Lecture and book signing: Bob Pozen, chairman of MFS Investment Management: Too Big to Save? How to Fix the U.S. Financial System, Thursday, lecture at 4:30; signing at 5:30, South Campus Hall, Festival Room. Register.

Render (UW art gallery) opening of new exhibition, “Dear Haven” Thursday 5 to 8 p.m., East Campus Hall. Details.

Arriscraft Lecture: David Gissen, California College of the Arts, “Subnatural Histories” Thursday, cancelled.

Bojangles dance showcase: “Dance for Haiti” Thursday 7:00, Humanities Theatre.

Movies at the Critical Media Lab: “Videodrome” (Canada 1983), Thursday 7:30 p.m., 191 King Street West, Kitchener.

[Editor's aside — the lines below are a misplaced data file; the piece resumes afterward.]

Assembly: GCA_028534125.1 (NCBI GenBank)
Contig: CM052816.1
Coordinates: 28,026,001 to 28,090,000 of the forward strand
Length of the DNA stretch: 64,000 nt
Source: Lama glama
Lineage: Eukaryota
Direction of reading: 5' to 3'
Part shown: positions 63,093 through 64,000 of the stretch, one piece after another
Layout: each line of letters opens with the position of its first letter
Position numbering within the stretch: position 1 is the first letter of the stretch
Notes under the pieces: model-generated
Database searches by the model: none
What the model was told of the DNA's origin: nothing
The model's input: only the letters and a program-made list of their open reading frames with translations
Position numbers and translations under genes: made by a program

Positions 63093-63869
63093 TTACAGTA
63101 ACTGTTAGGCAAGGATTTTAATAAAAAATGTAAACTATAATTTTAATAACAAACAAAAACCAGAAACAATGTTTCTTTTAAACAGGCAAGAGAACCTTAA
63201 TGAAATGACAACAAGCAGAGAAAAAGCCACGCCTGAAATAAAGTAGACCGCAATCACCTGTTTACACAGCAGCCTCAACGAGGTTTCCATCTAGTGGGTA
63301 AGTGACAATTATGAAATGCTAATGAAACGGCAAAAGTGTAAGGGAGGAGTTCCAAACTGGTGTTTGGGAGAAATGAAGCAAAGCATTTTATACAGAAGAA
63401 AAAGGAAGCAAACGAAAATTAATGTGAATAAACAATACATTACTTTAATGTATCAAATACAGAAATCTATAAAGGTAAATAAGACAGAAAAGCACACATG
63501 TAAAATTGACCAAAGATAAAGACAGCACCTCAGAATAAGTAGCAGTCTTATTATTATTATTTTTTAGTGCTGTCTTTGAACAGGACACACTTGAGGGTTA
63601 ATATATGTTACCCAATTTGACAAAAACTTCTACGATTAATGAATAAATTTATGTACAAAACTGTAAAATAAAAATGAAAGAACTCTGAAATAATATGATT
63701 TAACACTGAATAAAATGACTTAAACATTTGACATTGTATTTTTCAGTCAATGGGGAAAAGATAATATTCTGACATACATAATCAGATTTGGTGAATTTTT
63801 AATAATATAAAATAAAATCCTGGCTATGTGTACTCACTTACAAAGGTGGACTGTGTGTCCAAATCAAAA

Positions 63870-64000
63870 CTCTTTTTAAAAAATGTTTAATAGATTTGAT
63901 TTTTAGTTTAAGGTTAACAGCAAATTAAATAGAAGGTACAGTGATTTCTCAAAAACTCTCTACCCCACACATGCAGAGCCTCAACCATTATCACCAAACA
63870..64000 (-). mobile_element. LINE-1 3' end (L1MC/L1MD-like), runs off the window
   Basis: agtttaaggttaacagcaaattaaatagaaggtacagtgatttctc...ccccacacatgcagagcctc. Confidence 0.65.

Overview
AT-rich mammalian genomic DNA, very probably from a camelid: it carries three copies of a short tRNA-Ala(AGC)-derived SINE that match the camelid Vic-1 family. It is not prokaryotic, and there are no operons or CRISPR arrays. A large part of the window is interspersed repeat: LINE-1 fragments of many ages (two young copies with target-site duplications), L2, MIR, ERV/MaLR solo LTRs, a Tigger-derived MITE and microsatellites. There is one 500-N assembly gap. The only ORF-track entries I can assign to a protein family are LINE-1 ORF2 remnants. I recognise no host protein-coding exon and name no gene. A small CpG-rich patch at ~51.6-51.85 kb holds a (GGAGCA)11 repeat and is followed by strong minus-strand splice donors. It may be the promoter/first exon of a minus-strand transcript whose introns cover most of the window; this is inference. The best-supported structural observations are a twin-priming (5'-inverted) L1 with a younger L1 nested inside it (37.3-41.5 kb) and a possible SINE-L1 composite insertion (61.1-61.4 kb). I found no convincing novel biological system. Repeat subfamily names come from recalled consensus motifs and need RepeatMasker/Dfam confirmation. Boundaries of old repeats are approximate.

Religion and Public Life Conference at Wilfrid Laurier University, Friday 9:00 to 4:30, Paul Martin Centre. Details.

Warrior Weekend activities in the Student Life Centre, Friday and Saturday from 9 p.m., including dance lessons, fruit, crafts, movies, Black History Month Gala. Details.

Brain Bee for high school students, sponsored by department of kinesiology, Saturday 10 a.m., Lyle Hallman Institute room 1621. Details.

DaCapo Chamber Choir, based at Conrad Grebel University College, winter concert Saturday 8:00 p.m., St. John the Evangelist Anglican Church, Kitchener. Details.

Positions available

On this week's list from the human resources department:

• Clinic cashier/ receptionist, school of optometry, USG 3
• Scheduling coordinator, information systems and technology, USG 4

Yesterday's Daily Bulletin